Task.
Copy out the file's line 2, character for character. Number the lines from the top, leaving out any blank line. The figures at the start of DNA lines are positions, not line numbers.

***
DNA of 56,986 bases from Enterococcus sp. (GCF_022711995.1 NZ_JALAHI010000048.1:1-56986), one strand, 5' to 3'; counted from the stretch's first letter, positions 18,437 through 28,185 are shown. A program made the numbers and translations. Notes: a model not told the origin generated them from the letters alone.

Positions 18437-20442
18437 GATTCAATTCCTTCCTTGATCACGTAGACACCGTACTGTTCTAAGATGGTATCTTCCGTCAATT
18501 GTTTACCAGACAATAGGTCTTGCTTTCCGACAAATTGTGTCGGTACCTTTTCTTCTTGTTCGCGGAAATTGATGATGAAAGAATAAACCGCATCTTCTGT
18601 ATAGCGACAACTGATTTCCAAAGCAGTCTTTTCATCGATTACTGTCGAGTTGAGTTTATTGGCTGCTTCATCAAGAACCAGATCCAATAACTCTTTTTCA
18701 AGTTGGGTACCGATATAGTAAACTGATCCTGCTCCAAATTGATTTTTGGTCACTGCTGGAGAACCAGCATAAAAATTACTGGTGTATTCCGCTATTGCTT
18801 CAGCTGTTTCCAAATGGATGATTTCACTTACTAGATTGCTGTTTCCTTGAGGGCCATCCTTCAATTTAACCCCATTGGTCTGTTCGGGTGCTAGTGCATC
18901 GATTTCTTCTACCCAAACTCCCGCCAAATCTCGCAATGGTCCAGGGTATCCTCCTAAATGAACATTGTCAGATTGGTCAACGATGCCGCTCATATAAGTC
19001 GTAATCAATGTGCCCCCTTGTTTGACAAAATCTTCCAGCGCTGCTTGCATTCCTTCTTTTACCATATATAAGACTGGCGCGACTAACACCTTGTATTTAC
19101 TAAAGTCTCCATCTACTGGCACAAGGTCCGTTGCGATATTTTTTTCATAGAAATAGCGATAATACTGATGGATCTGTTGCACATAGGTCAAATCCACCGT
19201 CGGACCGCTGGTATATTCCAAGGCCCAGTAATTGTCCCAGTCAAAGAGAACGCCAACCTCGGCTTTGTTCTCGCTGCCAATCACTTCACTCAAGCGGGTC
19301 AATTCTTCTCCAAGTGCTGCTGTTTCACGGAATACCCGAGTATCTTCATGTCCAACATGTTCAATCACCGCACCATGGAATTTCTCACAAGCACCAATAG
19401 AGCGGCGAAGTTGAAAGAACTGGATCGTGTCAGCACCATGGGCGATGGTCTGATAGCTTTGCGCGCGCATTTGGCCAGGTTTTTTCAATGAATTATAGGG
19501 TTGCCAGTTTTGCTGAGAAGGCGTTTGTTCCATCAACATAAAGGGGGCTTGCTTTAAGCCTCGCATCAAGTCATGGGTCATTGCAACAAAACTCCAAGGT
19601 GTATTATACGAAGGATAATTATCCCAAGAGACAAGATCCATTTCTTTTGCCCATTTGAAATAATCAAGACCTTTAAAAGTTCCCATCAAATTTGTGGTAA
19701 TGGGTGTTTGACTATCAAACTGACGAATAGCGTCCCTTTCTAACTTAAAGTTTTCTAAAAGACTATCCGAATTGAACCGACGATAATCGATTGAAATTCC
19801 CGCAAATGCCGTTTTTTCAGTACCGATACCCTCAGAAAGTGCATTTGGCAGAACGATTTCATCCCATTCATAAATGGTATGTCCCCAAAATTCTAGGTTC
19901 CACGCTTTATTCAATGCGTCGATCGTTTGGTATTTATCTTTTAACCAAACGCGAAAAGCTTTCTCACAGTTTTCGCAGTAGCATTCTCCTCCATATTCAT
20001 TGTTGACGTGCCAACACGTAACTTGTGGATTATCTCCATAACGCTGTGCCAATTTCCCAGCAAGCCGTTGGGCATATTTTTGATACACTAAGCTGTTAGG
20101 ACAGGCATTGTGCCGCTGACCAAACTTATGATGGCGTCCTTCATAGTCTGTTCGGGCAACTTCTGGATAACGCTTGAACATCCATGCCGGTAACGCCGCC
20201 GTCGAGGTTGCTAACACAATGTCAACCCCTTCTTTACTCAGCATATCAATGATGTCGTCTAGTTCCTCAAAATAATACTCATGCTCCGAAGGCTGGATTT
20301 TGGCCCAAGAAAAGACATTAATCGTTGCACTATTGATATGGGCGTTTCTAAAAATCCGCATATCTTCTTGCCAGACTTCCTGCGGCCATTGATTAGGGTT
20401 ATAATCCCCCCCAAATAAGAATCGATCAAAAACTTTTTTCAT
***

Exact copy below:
Positions 18437-20442